Development, reliability, and validity of an urban trail use survey

Donna Spruijt-Metz, Jennifer Wolch, Michael Jerrett, Jason Byrne, Stephanie Hsieh, Ranell Myles, Bin Xie, Lili Wang, Chih Ping Chou, Kim D. Reynolds

    Research output: Contribution to journalReview articlepeer-review

    5 Scopus citations


    Purpose: To evaluate the psychometric characteristics of the Research on Urban Trait Environments (ROUTES) Trail Use Questionnaire. Design: Test-retest reliability was assessed by repeated measures (study 1); validity was assessed by comparing reported trail use to self-reported and objectively measured physical activity (PA) levels (study 2). Setting: Study I: a religious institution situated near a Los Angeles trail. Study 2:1-mile buffer zones surrounding three urban trails (Chicago, Dallas, and Eos Angeles). Subjects: Thirty-four adults between 40 and 60 years of age (10 men and 24 women) completed the ROUTES questionnaire twice (study I). Study 2 participants were 490 adults (48 % female and 73 % white), mean age 48 years. Measures: Trail use for recreation and transportation purposes, time and distance spent on trails, and characteristics of the trail and other trail users. PA was measured using the International Physical Activity Questionnaire and accelerometry. Analyses: Pearson correlation coefficients and κ statistics were used for test-retest reliability for continuous and categorical variables, respectively. Generalized linear models were used to evaluate hypotheses on PA comparing trail users and nonusers. Results: Test-retest statistics were acceptable (κ =.57, r =.66). Validity was supported by correlations between indices of trail use with self-reported PA and accelerometry, and significant group differences between trail users and nonusers in PA levels. Conclusions: The ROUTES Trail Use Questionnaire demonstrated good reliability and validity.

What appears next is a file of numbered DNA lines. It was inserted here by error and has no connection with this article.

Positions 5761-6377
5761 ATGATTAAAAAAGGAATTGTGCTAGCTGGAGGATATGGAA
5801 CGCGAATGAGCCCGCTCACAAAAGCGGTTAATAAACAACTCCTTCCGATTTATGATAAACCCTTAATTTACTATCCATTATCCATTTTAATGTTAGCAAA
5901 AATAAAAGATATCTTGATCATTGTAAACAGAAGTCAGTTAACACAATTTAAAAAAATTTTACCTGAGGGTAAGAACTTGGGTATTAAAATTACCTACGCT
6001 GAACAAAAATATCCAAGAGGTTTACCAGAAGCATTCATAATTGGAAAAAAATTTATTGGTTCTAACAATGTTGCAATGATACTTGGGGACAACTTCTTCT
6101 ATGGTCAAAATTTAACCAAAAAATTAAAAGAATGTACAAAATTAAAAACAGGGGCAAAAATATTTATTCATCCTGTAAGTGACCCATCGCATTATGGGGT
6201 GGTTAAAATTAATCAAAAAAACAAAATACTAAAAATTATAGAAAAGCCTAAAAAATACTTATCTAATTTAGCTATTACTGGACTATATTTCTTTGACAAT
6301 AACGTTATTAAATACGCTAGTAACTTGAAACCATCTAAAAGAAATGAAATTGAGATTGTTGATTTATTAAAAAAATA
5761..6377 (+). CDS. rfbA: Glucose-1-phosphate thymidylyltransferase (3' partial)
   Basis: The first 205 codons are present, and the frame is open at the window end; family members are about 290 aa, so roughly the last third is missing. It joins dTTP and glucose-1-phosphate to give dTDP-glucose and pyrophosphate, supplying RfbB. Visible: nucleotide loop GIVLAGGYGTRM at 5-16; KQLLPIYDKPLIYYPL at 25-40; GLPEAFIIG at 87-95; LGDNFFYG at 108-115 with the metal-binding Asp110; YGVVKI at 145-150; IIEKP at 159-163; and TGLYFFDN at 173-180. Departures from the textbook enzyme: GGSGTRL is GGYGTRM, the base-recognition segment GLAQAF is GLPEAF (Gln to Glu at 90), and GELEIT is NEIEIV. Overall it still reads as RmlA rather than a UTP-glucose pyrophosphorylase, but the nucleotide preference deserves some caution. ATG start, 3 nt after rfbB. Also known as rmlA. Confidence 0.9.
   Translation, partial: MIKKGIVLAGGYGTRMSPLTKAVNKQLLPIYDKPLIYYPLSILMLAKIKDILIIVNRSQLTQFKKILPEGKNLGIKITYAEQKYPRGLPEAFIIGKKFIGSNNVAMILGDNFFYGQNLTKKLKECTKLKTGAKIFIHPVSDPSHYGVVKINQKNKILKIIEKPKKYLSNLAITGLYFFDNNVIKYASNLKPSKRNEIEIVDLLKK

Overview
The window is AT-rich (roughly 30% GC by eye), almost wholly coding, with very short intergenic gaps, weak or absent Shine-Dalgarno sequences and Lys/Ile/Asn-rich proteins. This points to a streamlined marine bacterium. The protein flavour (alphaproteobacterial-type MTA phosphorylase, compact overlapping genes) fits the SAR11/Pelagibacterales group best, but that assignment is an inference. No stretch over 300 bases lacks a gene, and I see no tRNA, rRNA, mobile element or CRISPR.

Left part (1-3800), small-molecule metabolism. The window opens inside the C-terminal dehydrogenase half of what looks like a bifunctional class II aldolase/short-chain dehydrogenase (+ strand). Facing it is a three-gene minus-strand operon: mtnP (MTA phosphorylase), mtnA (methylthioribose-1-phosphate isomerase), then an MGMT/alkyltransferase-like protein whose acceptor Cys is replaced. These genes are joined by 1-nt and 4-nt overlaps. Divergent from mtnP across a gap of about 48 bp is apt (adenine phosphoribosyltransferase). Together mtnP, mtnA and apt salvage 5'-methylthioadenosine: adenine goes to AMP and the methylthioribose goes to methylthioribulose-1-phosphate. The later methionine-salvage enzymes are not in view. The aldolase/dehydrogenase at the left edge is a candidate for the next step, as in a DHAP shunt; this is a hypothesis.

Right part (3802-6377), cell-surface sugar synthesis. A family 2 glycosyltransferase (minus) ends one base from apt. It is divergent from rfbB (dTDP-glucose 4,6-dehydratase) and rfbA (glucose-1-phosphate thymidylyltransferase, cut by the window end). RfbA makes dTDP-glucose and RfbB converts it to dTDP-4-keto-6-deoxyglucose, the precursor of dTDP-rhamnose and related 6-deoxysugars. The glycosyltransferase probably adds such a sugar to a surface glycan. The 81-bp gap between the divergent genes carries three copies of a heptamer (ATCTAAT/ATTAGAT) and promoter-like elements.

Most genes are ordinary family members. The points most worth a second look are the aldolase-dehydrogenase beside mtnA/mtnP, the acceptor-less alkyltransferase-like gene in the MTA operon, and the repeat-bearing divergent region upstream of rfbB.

Original languageEnglish (US)
    Pages (from-to)2-11
    Number of pages10
    JournalAmerican Journal of Health Promotion
    Issue number1
    StatePublished - 2010


    • Obesity
    • Physical activity
    • Trail use
    • Walking

    ASJC Scopus subject areas

    • Health(social science)
    • Public Health, Environmental and Occupational Health


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